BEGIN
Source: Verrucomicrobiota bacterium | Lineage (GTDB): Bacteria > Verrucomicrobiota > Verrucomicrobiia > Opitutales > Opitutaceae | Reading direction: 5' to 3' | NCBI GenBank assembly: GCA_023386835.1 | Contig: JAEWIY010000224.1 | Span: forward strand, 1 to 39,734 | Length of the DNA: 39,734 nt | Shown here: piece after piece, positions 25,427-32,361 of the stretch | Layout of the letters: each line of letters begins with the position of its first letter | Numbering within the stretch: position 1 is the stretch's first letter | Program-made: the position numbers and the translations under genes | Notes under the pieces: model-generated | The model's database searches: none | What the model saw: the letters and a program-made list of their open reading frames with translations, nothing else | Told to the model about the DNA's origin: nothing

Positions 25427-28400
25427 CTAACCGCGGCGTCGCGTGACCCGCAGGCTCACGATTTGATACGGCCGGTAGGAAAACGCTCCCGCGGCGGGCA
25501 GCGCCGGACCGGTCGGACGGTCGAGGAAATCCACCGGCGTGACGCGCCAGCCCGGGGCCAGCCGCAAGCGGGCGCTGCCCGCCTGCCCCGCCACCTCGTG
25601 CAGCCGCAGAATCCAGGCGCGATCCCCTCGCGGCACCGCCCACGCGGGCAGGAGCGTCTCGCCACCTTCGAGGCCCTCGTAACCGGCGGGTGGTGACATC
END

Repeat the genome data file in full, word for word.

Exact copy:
Source: Verrucomicrobiota bacterium | Lineage (GTDB): Bacteria > Verrucomicrobiota > Verrucomicrobiia > Opitutales > Opitutaceae | Reading direction: 5' to 3' | NCBI GenBank assembly: GCA_023386835.1 | Contig: JAEWIY010000224.1 | Span: forward strand, 1 to 39,734 | Length of the DNA: 39,734 nt | Shown here: piece after piece, positions 25,427-32,361 of the stretch | Layout of the letters: each line of letters begins with the position of its first letter | Numbering within the stretch: position 1 is the stretch's first letter | Program-made: the position numbers and the translations under genes | Notes under the pieces: model-generated | The model's database searches: none | What the model saw: the letters and a program-made list of their open reading frames with translations, nothing else | Told to the model about the DNA's origin: nothing

Positions 25427-28400
25427 CTAACCGCGGCGTCGCGTGACCCGCAGGCTCACGATTTGATACGGCCGGTAGGAAAACGCTCCCGCGGCGGGCA
25501 GCGCCGGACCGGTCGGACGGTCGAGGAAATCCACCGGCGTGACGCGCCAGCCCGGGGCCAGCCGCAAGCGGGCGCTGCCCGCCTGCCCCGCCACCTCGTG
25601 CAGCCGCAGAATCCAGGCGCGATCCCCTCGCGGCACCGCCCACGCGGGCAGGAGCGTCTCGCCACCTTCGAGGCCCTCGTAACCGGCGGGTGGTGACATC